Once you're in BC and on the Al-Can, the trip is pretty much the same for everyone.

    Do some research on border crossing and make sure you have your ducks in a row. if you are traveling with pets, make sure and certain you go to the vet prior and get all of the required shots etc and have proof and paperwork for same, If you are traveling with firearms, be certain you declare them at the border crossing and get the required temporary Canadian permits. In the past year or so, the Canadian government has really cracked down on folks carrying undeclared guns into Canada. Guns aren't a problem (well, hunting guns aren't a problem, handguns and assault weapons are a BIG problem) but you have to declare what you have. One parting caution on firearms in Canada: personal defense "pepper spray" is totally illegal I Canada and they treat it the same as carry a handgun, so just don't bring any. Buy new canisters when you get here.

    I've never ever ever had any issues at all crossing into or out of Canada (except when my girlfriend forgot to sign her passport; they politely handled it back to her and asked her to sign it.), but the experience is much faster at the small town crossings, as in Kalispell and in North Dakota. it's like going through the drive through at Tim Horton's.

    Another cautionary tale. Hear me when I say carry a lot of Canadian cash. YOUR AMERICAN CREDIT CARD WILL NOT WORK IN CANADA, unless it has that chip on the one end and you put the whole card into the reader. (Like the use in Europe) The magnetic swipe strip won't work. I discovered this in 2009, so last year, I called my bank ahead of time and they swore on a stack of bibles that my debit and credit cards would work. When I got to Edmonton to buy gas, guess what, no works credit card. I had to start using my ATM to get cash to buy gas, only my truck was burning more fuel tha. I could get money to buy in a day. At one point, I was seriously looking for a way to steal gas. The only card that worked was Bank of America and it would not buy fuel at the pump, I had to prepay. In Whitehorse, they wouldn't let. E prepay, and their card reader was broken. They almost called the police on me. I BARELY had enough Canadian money left to pay, but after that, I had to be real careful with how I bought gas. I no longer travel in Canada without enough cash to buy all my fuel + 10%.

    PS: the Mountain Dew in Canada is caffeine free. (Bunch of communists.)

    Oh I forgot to add: y can no longer drive into Canada with just a US driver license and/or birth certificate; you must have either a passport or passport card. (Card is cheaper). If you are traveling with children, either both parents must be present at the crossing, or you must have a copy of the court ordered custodial agreement and/or a letter from the other parent. They don't mess around with this.

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    Quote Originally Posted by Yukon Cornelius View Post
    WOuld you mind keeping a journal? I'm doing the trip in July and we will possibly be taking almost the same route since I'll be coming up from GA.
    Are you traveling by yourself?
    You don't need a log. You need me. LOL!

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    I've made that trip...coming from Kingsport to Anchorage. 4800miles.

    1. Buy a Milepost. Well worth the investment...you'll even use it in AK driving around.
    2. I went through N. Dakota and Montana... stopping at Mt. Rushmore and farting around in the Black Hills.
    3. Carry Canadian currency. Exchange rates at the border are not favorable and sometimes ATM and Credit Cards can be an issue.
    "I do not deal in hypotheticals. The world, as it is, is vexing enough..." Col. Stonehill, True Grit

  11. #11

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    Just did the trip in February from Idaho, seven years ago from Missouri, I have not carried a penny of Canadian cash. Set up with your cedit card companies ahead of time, stay out of Canada as long as you can. I suggest going up through Montana or Idaho. Once in BC you will have to go through Jasper National Park which is beautiful, there will be a park toll in the Summer though. Take the shortcut on the Cassier Highway, beautiful and lots of places to camp. Prepare for six dollar an imperial gallon or more in Canada for fuel. I really do enjoy the drive.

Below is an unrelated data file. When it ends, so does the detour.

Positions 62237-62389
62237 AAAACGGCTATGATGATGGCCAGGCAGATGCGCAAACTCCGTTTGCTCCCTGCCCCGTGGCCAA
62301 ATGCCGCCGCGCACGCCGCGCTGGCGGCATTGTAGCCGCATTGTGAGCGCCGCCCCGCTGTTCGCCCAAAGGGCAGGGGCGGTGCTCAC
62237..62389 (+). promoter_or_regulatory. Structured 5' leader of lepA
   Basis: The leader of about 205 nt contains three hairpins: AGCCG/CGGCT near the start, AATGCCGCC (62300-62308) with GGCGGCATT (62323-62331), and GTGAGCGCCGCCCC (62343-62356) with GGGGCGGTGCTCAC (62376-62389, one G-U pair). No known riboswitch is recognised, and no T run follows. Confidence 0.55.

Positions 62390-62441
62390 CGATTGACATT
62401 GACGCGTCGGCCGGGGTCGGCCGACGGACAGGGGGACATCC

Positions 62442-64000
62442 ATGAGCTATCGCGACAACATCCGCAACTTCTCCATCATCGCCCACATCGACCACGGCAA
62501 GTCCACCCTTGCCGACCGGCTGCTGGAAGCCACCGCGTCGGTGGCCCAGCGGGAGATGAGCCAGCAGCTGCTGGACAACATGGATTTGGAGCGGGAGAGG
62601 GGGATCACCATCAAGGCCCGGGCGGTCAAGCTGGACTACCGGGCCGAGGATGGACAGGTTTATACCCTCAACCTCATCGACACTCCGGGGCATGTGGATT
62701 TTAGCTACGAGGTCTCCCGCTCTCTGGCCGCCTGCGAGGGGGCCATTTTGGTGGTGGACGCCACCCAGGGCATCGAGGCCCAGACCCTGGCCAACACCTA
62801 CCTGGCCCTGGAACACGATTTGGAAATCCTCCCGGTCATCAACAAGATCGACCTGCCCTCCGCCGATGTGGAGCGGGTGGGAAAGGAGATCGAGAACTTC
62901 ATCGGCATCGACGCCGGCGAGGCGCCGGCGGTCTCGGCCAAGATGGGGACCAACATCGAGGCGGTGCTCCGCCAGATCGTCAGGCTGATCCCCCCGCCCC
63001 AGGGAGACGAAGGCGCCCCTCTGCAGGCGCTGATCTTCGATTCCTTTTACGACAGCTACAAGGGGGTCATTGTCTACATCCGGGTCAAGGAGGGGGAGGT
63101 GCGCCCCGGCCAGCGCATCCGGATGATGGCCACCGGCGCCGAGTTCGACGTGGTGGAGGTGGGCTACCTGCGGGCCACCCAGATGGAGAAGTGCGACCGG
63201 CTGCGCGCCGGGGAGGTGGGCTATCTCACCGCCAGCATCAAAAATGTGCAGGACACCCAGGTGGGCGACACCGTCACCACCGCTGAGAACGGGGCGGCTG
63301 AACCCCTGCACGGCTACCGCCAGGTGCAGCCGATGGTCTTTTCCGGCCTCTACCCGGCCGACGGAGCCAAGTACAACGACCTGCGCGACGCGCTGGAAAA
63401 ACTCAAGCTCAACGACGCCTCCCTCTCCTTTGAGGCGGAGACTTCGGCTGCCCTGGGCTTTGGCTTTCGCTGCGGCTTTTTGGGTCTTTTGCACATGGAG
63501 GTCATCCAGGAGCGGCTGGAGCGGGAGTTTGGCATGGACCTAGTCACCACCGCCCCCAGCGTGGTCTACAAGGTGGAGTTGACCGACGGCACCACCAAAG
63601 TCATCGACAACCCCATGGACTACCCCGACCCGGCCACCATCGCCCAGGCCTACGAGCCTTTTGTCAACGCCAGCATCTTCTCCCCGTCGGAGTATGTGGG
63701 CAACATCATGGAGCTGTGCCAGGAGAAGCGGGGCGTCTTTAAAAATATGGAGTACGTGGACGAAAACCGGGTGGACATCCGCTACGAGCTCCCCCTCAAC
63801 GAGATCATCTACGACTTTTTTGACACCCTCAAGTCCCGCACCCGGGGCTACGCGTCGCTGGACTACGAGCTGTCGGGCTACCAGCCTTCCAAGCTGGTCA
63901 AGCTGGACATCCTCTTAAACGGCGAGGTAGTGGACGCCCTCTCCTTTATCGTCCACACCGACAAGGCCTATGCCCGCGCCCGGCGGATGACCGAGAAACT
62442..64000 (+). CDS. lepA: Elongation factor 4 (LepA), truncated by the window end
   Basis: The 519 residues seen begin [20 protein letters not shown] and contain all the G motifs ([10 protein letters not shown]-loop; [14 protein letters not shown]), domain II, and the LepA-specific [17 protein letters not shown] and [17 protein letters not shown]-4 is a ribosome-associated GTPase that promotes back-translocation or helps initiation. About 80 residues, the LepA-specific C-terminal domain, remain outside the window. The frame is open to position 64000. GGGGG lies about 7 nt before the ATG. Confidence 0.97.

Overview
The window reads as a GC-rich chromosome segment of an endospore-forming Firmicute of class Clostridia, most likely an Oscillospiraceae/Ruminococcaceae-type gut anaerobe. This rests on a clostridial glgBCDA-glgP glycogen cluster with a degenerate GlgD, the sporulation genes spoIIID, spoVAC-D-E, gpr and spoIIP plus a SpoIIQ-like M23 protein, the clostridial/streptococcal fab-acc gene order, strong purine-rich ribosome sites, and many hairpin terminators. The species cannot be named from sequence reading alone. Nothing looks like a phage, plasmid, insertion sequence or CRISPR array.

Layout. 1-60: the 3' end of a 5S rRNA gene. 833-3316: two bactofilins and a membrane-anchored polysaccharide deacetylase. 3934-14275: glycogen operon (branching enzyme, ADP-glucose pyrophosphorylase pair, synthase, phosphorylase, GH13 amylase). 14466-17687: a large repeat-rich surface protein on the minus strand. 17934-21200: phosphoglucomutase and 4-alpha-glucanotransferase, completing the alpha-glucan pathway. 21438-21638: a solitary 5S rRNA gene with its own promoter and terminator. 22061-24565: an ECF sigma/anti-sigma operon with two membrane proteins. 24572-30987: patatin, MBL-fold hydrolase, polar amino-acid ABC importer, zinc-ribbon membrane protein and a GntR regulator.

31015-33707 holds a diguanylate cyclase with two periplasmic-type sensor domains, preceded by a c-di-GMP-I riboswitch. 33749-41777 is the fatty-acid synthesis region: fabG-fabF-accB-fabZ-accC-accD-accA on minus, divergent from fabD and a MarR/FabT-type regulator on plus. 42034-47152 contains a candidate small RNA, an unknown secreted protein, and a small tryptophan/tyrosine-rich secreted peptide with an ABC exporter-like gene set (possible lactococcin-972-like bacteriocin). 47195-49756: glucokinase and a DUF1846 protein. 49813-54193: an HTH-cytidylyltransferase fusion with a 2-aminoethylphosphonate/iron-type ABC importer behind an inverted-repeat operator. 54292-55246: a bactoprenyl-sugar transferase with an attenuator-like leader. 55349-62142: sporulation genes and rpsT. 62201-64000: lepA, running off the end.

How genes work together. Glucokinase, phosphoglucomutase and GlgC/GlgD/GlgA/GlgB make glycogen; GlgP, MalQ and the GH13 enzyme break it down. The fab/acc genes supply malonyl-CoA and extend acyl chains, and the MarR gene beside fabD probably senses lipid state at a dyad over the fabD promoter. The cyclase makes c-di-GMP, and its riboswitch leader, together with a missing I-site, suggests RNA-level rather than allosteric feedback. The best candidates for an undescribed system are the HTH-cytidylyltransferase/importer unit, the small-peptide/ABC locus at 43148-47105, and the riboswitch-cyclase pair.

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    Thanks for the advice guys. I will keep you guys updated on this thread about how it goes. I'm picking up a copy of the milepost this week. It's gonna be an adventure for sure but a fun one at that. Hopefully everything will go well.

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    Leaving tomorrow morning, the adventure begins.

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    Quote Originally Posted by sirandrew View Post
    Leaving tomorrow morning, the adventure begins.

    Best wishes. Drive safe.

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    webmaster Michael Strahan's Avatar
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    Have a great trip, and take lots of pics! Be sure to get up early in the AM (3 or so) if you want to see the northern lights! We had a real show a couple of nights ago.

    -Mike
    LOST CREEK COMPANY: Specializing in Alaska hunt consultation and planning for do-it-yourself hunts, fully outfitted hunts, and guided hunts.
    CLICK HERE to send me a private message.
    Web Address: http://alaskaoutdoorssupersite.com/hunt-planner/
    Mob: 1 (907) 229-4501
    "Dream big, and dare to fail." -Norman Vaughan
    "I have climbed my mountain, but I must still live my life." - Tenzig Norgay

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    Supporting Member iofthetaiga's Avatar
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    Quote Originally Posted by FL2AK-Old Town View Post
    Another cautionary tale. Hear me when I say carry a lot of Canadian cash. YOUR AMERICAN CREDIT CARD WILL NOT WORK IN CANADA, unless it has that chip on the one end and you put the whole card into the reader. (Like the use in Europe) The magnetic swipe strip won't work.
    Hmmm....My old school Visa credit/debit card works just fine, every time I transit through (?). (Visa does charge an international exchange transaction fee these days though, so it's worth carrying cash to avoid that).

    As for the camping: BC has scads of great campgrounds along the way....
    ...he who knows nothing is nearer to truth than he whose mind is filled with falsehoods & errors. ~Thomas Jefferson
    I would rather have a mind opened by wonder than one closed by belief. ~Gerry Spence
    The last thing Alaska needs is another bigot. ~member Catch It
    #Resist